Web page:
Monday, March 16, 2009
Fed Chief Ben Bernanke's appearance on 60 Minutes last night was notable for a number of reasons, the most important of which, in my view, was the rather casual commentary about "printing money" and "inflation" that may come back to haunt him. Here's the video:
It's a generally positive piece in which Bernanke goes a long way in "demystifying" the Fed and, of course, the headlines that were generated as a result all had something to do with his predictions for the end of the recession (probably this year).
But, it was the money printing sequence that captured my attention.
From the handy transcript (at about the eight minute mark in the video above) comes the following interchange with Scott Pelley:
Asked if it's tax money the Fed is spending, Bernanke said, "It's not tax money. The banks have accounts with the Fed, much the same way that you have an account in a commercial bank. So, to lend to a bank, we simply use the computer to mark up the size of the account that they have with the Fed. It's much more akin to printing money than it is to borrowing."While few are giving much thought to what might happen when the actions taken by the Fed over the last year or so are reversed, at some point, that will become a critical issue.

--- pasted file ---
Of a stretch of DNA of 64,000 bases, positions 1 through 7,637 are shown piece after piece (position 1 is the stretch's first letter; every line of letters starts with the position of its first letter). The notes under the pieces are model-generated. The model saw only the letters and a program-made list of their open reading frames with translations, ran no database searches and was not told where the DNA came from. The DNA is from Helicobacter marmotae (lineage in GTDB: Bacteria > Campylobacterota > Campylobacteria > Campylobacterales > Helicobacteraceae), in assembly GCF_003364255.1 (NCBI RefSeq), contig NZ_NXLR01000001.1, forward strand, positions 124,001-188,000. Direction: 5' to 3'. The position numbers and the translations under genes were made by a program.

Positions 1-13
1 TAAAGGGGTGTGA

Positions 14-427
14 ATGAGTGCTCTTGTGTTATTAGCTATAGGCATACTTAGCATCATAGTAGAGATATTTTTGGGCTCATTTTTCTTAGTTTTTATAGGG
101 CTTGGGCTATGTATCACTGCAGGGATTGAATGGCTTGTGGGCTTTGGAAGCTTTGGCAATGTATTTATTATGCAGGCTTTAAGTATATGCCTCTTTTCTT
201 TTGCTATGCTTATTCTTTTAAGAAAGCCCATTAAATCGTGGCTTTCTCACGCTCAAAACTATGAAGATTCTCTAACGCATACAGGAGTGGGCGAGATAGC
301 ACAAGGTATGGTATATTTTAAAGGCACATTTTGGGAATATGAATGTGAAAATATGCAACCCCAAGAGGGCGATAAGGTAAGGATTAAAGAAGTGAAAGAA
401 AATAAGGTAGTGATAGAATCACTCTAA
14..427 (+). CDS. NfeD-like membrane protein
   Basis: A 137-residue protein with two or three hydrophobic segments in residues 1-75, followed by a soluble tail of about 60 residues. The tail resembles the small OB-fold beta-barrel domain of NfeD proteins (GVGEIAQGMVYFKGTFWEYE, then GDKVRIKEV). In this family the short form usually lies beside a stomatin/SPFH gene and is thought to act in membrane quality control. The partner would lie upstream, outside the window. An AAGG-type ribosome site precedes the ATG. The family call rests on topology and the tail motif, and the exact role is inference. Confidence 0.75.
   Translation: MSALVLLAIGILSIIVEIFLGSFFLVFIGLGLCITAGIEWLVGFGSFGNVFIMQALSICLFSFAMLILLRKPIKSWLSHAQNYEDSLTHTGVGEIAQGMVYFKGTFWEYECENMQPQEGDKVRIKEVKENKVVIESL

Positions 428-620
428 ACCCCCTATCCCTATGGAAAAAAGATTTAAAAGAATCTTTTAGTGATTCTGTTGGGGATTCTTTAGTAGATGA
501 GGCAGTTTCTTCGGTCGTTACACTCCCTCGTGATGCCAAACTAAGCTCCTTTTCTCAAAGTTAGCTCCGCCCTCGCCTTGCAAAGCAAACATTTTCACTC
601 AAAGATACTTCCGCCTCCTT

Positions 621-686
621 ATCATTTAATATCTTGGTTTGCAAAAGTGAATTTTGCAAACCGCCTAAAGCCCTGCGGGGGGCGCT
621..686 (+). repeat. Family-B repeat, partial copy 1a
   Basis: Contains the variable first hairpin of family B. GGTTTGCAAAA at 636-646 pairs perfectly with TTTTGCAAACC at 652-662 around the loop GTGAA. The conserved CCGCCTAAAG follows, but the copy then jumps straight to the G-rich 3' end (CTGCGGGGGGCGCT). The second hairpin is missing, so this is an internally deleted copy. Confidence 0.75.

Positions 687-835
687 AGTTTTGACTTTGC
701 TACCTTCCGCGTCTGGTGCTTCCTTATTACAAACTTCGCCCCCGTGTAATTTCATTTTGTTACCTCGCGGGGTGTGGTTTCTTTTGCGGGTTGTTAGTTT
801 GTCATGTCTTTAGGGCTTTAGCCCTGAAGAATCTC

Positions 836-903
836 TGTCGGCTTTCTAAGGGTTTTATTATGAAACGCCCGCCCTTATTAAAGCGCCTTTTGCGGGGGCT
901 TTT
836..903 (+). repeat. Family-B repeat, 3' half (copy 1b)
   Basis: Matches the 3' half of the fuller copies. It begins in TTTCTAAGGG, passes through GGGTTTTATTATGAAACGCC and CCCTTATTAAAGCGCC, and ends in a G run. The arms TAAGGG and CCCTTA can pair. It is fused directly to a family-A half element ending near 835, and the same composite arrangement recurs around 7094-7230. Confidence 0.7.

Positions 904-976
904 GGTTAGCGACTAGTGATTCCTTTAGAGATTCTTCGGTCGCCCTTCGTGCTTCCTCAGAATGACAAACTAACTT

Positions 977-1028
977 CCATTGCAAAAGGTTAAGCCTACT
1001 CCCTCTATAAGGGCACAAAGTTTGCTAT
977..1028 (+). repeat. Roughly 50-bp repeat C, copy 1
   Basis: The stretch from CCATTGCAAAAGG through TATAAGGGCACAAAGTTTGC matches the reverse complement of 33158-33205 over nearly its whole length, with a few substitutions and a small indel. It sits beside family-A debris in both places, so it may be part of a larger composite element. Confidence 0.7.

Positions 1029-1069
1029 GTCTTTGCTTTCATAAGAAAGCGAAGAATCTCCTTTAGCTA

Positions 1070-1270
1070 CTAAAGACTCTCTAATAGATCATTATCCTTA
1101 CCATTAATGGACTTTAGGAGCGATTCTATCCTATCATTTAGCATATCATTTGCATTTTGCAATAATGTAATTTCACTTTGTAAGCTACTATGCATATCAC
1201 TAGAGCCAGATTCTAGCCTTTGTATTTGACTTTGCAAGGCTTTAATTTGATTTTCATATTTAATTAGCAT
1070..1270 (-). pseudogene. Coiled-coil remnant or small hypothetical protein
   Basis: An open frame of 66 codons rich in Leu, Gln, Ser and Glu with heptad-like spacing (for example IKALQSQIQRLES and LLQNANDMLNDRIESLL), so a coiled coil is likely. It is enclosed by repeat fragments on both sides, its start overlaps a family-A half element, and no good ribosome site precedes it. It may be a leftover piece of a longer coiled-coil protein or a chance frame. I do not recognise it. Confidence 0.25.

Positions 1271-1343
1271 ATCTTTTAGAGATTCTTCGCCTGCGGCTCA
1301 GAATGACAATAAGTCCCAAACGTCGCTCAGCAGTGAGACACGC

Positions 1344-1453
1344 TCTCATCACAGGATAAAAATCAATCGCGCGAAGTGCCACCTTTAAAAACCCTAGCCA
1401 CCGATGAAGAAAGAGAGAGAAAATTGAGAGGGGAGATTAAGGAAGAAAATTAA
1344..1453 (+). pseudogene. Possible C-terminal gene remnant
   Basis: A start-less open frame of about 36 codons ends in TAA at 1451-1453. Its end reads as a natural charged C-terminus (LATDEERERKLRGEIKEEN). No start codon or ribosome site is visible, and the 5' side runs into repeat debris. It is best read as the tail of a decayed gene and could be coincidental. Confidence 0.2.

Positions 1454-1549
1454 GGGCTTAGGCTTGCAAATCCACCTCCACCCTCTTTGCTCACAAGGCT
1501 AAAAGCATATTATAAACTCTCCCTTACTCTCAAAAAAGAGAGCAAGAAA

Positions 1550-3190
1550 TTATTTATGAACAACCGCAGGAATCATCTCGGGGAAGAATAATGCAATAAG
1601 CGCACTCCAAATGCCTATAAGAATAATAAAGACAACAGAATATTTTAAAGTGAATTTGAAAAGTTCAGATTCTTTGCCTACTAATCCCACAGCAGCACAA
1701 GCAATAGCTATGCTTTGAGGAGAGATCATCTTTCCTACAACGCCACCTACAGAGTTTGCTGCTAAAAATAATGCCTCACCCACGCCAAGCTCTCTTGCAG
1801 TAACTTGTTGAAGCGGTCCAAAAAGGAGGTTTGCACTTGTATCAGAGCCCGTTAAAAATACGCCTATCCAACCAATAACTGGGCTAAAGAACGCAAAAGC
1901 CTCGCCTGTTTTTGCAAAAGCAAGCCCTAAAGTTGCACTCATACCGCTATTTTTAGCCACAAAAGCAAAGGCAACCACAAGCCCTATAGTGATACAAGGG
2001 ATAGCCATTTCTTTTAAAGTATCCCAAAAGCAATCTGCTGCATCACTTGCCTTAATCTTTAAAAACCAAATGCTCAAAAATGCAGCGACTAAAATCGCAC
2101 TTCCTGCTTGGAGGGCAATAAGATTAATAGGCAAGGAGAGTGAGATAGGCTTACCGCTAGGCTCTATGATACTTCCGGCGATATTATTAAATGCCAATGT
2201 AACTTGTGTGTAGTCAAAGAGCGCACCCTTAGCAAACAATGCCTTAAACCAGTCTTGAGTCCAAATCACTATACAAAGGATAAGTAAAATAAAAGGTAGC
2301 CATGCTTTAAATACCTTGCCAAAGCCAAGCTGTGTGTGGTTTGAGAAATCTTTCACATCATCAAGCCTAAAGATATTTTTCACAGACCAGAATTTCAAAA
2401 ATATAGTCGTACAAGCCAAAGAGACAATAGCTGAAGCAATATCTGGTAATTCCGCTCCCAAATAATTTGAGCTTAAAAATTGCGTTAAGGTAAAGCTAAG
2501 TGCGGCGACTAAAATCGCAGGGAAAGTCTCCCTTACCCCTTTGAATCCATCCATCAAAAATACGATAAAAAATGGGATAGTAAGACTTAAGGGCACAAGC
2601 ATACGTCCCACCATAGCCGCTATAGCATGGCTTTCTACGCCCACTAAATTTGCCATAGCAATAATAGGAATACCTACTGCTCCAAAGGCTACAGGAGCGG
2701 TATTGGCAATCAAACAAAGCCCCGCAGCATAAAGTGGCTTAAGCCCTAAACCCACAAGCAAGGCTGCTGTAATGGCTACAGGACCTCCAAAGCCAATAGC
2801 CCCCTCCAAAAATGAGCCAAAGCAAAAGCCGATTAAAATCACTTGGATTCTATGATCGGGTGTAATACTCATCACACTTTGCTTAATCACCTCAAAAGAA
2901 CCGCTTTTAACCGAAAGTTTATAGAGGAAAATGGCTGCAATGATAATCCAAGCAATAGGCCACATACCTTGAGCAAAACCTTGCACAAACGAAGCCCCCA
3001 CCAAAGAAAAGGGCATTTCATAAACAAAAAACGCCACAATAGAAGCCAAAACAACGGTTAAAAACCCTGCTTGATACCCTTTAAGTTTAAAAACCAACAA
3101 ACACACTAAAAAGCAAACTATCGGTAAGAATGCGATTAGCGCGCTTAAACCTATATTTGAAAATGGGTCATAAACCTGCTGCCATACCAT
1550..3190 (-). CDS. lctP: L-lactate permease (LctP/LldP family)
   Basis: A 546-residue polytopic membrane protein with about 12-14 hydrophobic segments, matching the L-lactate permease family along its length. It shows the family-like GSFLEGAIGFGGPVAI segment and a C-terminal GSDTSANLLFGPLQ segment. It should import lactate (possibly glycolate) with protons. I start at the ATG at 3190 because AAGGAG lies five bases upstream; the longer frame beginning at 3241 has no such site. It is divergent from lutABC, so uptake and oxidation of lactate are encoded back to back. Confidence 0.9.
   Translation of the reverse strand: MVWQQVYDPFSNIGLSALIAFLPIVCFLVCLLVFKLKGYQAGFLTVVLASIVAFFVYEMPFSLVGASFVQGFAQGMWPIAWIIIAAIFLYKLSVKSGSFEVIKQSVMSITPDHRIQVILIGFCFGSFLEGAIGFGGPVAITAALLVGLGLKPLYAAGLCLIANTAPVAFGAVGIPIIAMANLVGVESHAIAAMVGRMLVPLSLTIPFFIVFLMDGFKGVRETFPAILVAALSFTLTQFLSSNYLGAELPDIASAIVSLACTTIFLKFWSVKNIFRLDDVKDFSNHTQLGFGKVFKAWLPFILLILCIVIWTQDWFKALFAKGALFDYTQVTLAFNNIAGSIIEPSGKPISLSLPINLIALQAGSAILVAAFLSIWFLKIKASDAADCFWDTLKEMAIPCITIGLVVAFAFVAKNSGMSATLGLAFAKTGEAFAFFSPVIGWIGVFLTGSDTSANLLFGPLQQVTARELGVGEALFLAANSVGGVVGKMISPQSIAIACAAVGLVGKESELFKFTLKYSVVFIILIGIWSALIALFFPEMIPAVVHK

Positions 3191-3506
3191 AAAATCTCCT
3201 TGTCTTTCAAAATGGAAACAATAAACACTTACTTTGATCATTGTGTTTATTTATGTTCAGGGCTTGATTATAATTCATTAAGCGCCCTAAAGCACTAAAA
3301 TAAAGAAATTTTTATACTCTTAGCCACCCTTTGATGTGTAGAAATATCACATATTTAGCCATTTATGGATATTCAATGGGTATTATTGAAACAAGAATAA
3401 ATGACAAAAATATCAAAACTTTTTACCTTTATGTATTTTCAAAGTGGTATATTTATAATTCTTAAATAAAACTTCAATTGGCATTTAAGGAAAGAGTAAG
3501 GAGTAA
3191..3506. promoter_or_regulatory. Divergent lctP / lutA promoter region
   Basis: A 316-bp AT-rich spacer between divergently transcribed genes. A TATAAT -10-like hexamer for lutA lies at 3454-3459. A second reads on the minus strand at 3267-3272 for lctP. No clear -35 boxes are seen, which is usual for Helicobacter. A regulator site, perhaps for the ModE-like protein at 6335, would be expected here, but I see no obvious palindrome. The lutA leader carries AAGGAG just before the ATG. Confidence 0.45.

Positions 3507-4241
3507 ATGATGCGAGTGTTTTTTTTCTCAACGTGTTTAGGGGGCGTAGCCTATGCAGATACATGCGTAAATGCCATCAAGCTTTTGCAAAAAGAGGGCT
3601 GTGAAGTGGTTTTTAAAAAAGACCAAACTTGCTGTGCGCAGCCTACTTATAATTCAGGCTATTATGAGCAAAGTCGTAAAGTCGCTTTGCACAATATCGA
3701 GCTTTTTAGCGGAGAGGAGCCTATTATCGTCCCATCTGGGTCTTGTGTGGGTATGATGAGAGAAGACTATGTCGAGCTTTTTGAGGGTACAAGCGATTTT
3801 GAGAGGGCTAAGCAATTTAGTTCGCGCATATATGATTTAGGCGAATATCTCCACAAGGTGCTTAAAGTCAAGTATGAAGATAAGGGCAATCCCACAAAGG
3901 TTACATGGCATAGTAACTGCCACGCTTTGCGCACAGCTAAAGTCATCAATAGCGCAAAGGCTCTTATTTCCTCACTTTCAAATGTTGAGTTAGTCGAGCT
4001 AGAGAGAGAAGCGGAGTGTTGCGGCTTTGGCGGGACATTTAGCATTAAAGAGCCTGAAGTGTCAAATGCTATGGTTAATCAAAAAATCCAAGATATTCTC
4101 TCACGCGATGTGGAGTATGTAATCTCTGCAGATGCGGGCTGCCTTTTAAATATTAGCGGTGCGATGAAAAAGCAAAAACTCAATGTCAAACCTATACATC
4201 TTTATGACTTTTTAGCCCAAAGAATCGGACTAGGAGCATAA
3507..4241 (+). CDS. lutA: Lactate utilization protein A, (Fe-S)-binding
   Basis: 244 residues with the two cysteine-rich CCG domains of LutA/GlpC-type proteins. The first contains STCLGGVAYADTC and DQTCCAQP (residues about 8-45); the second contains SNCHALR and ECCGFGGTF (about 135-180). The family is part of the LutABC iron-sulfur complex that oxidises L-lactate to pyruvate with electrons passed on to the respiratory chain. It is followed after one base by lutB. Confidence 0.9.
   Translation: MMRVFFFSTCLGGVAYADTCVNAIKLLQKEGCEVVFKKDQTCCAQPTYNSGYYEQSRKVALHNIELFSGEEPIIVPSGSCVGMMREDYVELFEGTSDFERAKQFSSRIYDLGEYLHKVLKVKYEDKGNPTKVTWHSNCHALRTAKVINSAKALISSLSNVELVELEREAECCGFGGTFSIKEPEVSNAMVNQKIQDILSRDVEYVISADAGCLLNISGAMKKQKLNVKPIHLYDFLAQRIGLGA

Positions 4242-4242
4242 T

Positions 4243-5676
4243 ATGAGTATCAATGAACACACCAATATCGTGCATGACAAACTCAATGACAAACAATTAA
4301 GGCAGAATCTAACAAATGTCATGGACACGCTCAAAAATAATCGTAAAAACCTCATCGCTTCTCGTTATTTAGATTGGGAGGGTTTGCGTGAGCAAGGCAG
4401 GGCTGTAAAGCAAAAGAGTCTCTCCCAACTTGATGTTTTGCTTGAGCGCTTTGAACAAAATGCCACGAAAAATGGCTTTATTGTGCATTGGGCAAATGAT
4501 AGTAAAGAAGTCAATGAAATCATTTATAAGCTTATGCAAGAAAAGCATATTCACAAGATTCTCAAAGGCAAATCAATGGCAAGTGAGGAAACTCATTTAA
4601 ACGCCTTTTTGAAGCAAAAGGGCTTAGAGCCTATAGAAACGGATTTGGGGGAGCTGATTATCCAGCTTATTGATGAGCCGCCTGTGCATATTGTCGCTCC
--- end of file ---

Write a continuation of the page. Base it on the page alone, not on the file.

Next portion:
"You've been printing money?" Pelley asked.
"Well, effectively," Bernanke said. "And we need to do that, because our economy is very weak and inflation is very low. When the economy begins to recover, that will be the time that we need to unwind those programs, raise interest rates, reduce the money supply, and make sure that we have a recovery that does not involve inflation."
He's not kidding about printing money: the Fed issues U.S. currency, which is why it says "Federal Reserve Note" on all the bills in your wallet. The Treasury Department's Bureau of Engraving and Printing is just a few blocks from Bernanke's office. It prints the money at the Fed's request.
The Fed's mandate from Congress is to put enough money in the system for maximum employment, but not so much that it sets off inflation.
Mindful of the "baby-steps" by his predecessor in 2004-2006 and aware of past precedent where too eager a response during a nascent economic recovery had snuffed out that recovery (such as in 1937), it is not likely that the central bank will err on the side of reining in their excesses too quickly due to inflation concerns.
That's when things will get really interesting.